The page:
At the beginning of a hallux valgus examination, in addition to performing a comprehensive medical history, X-rays are taken – “while the patient is standing to ensure full visibility of the foot deformity under load,” explains Prof. Daniilidis. “Depending on the case, we will look at the foot from different views. Oftentimes, there are concomitant misalignments, such as claw or hammer toes. The axial alignment can only be properly assessed in connection with the ankle or even the knee.” If circumstances permit, Prof. Daniilidis will start with conservative treatment: foot orthoses, braces and physiotherapy make up his three-pronged approach. “If the hallux valgus is still flexible, we can use a night-time postural splint to try and return the toe to a zero-degree angle, which relieves the ligaments and muscles and corrects the misalignment.” He uses the ValguLoc II brace, where the extension angle can be individually adjusted. Attached around the instep and toe, it stretches shortened ligaments and allows loose ligaments to be tightened slightly. Whether conservative treatment is successful, always partly depends, in the physician’s opinion, on patient compliance as well as on the severity of the misalignment. He recommends using the product for three to six months. This period can also be regarded as preparation time for potential surgery: “We primarily try to fix the misalignment and eliminate pain. If this doesn’t work, patients have enough time to think about surgery. They can then be sure that they tried everything to avoid surgery,” Prof. Daniilidis elaborates.

The sooner, the better

“Many people wait too long before seeking medical advice. This not only decreases the chances of conservative treatment methods being successful, but it also increases the extent of the then required surgery. We must then also ask ourselves whether surgery will fix the problem of the hallux valgus overall, or whether the midfoot or hindfoot, for example, are still pathological, which will increase the risk of recurrence, of course,” explains the experienced foot surgeon. The objective of any surgery is to straighten the joint axes and to stop pain. Referring to the guidelines provided by the German Society for Orthopedics and Orthopedic Surgery, he will choose an appropriate method depending on the type and severity of the misalignment – always based on HV and IM angles (see box on page 31). In each case, he tries to preserve as much of the joint as possible and performs supporting corrective osteotomies on the instep or hindfoot, while using the whole range of options – if necessary, even stiffening the toe.

Prior to the surgery, OTC patients receive a folder with all the appointments for the procedure and follow-up care. This also includes prescriptions for the relevant products and physiotherapy. Prof. Daniilidis: “We will carry out follow-up examinations with X-rays after two, four and six weeks and a final examination after three or six months, depending on the situation.” During follow-up care, the physician also relies on medical products from Bauerfeind. In addition to the ValguLoc II brace, which protects the corrected position of the big toe, he prescribes a two-part compression product one week after surgery. It consists of a VenoTrain curaflow toe cap that surrounds the toes like a glove and a VenoTrain curaflow compression stocking with an open toe. The idea behind it: “These medical products allow us to protect the outcome of the surgery more effectively.” On the one hand, swelling is restricted, thus positively influencing wound healing, and on the other hand, patients fresh out of surgery are provided with a certain stabilization. For reducing swelling in particular, Prof. Daniilidis finds flat-knit products very suitable: “Especially in the area of the foot, there’s a risk of stasis and therefore swelling after surgery, and swelling impedes wound healing. In contrast to bandages, compression products don’t slip during the patient’s everyday activities. And patient compliance for wearing the product is better. That’s crucial.” He considers compression products necessary until the swelling has subsided and recommends wearing a night-time postural splint for three to six months.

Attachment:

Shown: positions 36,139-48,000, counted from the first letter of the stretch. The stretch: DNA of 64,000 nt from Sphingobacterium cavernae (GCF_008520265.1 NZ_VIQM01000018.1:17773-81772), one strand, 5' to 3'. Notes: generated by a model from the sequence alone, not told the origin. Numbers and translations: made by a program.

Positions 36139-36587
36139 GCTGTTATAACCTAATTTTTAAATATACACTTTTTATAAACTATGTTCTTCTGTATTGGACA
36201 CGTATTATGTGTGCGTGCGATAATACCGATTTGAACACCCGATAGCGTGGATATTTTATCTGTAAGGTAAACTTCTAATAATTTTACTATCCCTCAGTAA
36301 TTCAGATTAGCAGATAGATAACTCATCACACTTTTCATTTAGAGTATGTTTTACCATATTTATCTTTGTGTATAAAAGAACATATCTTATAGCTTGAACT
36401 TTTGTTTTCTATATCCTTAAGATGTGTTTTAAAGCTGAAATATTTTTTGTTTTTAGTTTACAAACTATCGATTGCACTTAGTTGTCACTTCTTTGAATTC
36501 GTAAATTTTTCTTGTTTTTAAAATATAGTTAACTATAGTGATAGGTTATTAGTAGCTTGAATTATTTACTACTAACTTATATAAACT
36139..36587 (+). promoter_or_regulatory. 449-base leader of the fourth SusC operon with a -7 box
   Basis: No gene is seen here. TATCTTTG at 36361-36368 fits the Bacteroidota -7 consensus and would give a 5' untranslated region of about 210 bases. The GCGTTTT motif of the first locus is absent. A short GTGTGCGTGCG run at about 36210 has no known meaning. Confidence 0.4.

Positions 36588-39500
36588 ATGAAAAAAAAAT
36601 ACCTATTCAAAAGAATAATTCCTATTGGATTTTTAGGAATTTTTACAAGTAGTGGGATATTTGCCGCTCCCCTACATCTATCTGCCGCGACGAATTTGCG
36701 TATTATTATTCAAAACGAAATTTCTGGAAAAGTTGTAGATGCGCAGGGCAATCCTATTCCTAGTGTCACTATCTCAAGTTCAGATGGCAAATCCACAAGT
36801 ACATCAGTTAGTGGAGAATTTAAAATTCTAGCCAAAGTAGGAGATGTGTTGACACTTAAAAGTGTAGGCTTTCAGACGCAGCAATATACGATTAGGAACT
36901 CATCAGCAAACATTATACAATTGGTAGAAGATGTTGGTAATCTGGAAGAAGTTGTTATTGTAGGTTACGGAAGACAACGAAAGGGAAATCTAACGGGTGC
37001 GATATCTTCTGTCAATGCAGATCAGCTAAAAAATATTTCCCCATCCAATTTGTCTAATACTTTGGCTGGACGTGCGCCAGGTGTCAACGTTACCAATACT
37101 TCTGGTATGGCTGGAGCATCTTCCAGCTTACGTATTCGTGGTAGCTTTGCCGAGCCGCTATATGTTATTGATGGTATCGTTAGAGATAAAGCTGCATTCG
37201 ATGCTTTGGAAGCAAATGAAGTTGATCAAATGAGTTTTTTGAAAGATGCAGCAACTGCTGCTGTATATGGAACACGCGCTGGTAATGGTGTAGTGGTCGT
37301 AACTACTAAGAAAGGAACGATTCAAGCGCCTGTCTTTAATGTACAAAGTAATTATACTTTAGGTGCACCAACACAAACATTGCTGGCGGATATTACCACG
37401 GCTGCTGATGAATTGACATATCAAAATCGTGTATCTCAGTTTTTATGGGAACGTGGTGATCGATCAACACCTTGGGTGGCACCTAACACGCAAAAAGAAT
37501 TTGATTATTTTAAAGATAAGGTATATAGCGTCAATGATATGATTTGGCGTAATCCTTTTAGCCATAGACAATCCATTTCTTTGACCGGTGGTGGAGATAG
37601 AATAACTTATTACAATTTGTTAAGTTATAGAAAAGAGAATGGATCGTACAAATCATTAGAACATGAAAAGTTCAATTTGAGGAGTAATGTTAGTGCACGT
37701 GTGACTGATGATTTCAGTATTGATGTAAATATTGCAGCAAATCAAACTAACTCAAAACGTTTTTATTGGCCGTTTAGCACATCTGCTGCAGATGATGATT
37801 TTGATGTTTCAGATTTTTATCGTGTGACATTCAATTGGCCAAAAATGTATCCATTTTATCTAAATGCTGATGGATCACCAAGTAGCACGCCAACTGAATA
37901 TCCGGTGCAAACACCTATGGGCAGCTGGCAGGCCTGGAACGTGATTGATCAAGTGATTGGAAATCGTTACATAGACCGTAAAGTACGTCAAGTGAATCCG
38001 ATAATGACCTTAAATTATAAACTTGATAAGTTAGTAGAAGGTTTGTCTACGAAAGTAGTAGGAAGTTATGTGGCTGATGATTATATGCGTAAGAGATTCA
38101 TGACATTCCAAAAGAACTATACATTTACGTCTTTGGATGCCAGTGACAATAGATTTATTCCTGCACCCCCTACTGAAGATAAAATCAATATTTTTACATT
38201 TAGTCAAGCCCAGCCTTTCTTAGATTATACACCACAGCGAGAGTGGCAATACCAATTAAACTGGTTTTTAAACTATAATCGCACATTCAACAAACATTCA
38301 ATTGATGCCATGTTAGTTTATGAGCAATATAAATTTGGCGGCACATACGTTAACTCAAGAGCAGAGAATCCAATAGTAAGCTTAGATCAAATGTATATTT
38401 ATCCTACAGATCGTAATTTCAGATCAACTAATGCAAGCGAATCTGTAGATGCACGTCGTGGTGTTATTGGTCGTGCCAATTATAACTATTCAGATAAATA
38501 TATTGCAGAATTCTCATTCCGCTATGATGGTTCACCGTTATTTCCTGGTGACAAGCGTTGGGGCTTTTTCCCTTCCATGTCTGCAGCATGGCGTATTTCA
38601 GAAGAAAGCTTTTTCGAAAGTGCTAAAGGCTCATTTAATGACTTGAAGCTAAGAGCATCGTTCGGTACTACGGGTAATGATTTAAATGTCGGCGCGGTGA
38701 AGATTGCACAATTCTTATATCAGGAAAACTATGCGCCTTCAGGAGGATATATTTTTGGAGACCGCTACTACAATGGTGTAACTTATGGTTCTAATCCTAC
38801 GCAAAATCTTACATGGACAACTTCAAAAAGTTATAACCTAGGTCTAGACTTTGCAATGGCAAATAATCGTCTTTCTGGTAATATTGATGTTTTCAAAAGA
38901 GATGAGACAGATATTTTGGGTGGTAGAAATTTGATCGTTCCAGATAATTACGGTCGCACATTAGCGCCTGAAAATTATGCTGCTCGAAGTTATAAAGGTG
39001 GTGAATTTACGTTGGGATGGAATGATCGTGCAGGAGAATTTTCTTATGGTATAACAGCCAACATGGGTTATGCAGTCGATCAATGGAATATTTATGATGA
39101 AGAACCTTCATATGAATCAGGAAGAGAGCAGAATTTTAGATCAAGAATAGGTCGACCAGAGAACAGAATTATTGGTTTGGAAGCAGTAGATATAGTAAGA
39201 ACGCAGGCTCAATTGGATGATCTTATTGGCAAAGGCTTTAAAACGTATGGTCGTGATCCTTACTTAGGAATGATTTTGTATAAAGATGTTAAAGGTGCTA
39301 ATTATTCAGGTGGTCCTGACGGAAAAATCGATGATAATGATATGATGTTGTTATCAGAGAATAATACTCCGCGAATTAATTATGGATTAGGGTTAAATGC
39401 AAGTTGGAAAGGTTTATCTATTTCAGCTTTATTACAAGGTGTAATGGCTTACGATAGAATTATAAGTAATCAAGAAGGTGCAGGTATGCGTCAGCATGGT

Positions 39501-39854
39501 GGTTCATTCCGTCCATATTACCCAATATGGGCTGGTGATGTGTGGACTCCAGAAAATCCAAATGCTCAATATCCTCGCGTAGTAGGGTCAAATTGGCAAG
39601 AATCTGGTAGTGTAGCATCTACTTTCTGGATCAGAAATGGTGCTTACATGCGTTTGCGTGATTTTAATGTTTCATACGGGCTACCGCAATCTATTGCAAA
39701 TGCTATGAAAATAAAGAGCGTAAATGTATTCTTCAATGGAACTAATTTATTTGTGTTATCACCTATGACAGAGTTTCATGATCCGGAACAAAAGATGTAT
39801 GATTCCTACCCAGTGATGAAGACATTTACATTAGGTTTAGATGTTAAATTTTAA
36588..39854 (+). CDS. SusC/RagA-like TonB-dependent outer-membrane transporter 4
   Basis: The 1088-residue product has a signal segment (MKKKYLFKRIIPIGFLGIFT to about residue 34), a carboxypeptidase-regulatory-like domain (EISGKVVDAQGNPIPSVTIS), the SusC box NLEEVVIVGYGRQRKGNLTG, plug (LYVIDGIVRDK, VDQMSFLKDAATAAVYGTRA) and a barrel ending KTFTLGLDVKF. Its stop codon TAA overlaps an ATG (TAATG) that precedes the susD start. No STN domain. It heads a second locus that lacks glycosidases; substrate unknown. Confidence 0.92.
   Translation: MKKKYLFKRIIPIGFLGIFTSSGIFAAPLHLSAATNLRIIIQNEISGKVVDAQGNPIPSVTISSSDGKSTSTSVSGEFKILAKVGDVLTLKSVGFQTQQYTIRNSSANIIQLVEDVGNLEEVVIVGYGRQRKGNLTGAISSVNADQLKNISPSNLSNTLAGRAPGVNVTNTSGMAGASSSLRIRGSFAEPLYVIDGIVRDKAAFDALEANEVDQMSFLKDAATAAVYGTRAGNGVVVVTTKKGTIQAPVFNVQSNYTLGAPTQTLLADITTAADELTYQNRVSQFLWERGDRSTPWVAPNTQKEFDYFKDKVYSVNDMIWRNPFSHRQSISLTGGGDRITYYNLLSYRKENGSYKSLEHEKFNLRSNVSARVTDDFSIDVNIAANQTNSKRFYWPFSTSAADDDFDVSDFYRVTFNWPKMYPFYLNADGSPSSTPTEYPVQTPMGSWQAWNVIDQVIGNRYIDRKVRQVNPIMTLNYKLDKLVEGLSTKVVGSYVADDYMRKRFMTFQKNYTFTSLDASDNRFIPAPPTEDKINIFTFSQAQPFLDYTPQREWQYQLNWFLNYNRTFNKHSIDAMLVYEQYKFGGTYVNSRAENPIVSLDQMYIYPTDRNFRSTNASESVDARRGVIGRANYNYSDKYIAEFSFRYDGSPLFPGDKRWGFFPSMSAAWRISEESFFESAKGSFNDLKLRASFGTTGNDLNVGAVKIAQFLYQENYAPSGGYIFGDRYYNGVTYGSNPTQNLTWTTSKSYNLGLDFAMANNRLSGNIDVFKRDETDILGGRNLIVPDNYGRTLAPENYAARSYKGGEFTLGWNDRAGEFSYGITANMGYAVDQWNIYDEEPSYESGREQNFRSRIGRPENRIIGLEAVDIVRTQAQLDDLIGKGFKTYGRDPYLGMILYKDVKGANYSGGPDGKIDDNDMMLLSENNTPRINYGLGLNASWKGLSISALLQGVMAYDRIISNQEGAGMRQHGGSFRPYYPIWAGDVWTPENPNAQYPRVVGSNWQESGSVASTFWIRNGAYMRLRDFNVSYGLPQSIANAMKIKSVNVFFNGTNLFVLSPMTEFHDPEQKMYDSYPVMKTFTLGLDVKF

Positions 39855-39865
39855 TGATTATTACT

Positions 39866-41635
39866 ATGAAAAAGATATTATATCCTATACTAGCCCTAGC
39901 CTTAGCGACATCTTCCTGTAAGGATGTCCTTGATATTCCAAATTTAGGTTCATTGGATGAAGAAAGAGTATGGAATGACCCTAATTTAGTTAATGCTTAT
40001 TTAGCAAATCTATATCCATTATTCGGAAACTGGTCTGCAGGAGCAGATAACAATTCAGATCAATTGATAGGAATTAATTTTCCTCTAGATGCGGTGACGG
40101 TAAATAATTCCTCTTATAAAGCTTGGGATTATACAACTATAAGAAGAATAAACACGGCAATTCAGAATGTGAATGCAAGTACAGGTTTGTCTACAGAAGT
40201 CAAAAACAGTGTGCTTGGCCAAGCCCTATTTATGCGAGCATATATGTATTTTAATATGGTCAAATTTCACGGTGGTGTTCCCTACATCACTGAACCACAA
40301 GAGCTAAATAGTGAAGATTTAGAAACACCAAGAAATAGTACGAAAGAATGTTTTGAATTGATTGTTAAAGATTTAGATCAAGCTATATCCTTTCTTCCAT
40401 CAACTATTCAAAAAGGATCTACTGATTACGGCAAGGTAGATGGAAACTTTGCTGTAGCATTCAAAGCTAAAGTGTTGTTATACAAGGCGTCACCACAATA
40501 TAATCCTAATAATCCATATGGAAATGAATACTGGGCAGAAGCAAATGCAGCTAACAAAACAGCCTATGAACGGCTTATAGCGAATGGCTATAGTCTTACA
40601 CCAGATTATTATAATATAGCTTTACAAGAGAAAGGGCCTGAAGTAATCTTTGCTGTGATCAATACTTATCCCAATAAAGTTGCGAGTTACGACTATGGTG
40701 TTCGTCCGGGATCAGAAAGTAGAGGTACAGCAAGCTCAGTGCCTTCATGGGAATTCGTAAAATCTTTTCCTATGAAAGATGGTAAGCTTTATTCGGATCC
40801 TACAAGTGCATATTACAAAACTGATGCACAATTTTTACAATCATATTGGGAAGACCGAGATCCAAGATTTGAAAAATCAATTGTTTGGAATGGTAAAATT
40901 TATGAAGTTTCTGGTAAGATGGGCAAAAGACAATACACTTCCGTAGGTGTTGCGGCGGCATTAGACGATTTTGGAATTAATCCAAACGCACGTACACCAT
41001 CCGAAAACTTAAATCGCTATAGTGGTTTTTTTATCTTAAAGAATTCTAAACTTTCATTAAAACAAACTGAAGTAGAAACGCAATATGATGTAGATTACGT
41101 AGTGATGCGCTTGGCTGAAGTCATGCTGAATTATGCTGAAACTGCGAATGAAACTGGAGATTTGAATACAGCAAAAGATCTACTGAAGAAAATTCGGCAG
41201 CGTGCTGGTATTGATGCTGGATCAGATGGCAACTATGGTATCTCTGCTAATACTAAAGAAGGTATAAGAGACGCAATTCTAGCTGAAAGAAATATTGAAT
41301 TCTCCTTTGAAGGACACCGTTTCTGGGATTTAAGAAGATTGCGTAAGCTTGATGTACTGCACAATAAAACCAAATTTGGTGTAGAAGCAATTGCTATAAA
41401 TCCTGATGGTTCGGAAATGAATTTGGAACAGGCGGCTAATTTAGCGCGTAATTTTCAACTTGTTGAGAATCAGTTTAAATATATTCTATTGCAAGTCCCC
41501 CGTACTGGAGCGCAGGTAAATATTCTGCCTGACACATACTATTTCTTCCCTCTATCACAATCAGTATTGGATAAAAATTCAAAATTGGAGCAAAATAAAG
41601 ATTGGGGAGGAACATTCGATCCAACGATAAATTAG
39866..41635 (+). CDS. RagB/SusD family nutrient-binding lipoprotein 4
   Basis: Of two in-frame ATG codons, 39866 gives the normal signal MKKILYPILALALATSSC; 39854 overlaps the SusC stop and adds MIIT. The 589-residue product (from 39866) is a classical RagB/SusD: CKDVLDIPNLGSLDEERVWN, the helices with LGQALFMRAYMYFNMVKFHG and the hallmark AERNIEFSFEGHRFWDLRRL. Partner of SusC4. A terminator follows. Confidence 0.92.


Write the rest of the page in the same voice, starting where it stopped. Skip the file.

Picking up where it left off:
Leveraging treatment potential

Patient feedback relating to the use of medical products is mixed: “Whether during conservative hallux valgus treatment or post-operative follow-up care – only patients who use their products consistently will see progress,” Prof. Daniilidis points out. He can see that conservative treatment is increasing in general. The times when surgery was performed straight away are over. Outpatient treatment promoted by politics contributes to this as well as people’s social desire to remain active for longer. They therefore try to delay joint replacement for as long as possible. “With this in mind, we also observe an increasing expansion of conservative treatment options. While even five years ago, surgery was required for a ruptured Achilles tendon, for example, conservative treatment will now be an option offering similar results. The same applies to typical sprains,” Prof. Daniilidis summarizes.

Hallux valgus

“Hallux valgus is a misalignment of the big toe with an axis deviation in a fibular direction (valgus) with simultaneous axis deviation of metatarsal I in a tibial direction (varus),” as defined by the DGOOC (German Association of Orthopedics and Orthopedic Surgery) in its S2e Guidelines1. The severity of the deformity is classified based on the deviation of the hallux valgus angle (HV) or of the intermetatarsal I/II
angle (IM) in “mild” (IM: 11–15°, HV: 21–30°), “moderate” (IM: 16–20°, HV: 31–40°) and “severe” (IM: >20°, HV: >40°). As a result, the head of the first metatarsal bone protrudes and forms the characteristic bunion, which is often red and hurts during walking. 

1  Nix S, Smith M, Vicenzino B: Prevalence of hallux valgus in the general population: a systematic review and metaanalysis. J Foot Ankle Res, 2010; 3: 21.

Flat-knit made-to-measure products

VenoTrain curaflow flat-knit compression products help restrict swelling after surgery and optimize wound healing. With their high level of stiffness and sufficient working pressure, flat-knit products offer maximized resistance in cases of edema. Consistent, external compression promotes drainage of the lymphatic fluid from the tissue and counteracts further accumulations. With the product’s toe cap – also available as a seamless option – compression protects the surgical outcome as well.

An exact correction angle

The ValguLoc II is a toe splint with a hinge that can be adjusted in three dimensions. This means the correction angle can be individually adapted to the shape of the foot in accordance with the treatment goal. The angle setting also remains intact during the rolling movement of the big toe. Additionally, the brace can be locked in 15 degree increments, for flexion as well as extension. This allows the ValguLoc II to immobilize the metatarsophalangeal joint after surgery. The brace hinge can be released again for mobilization. It provides support during non-surgical functional treatment of the misalignment. The inside of the anatomically contoured half-cup offers pleasant padding, ensuring excellent wearing comfort. 

Bilder: Bauerfeind, Conny Kurz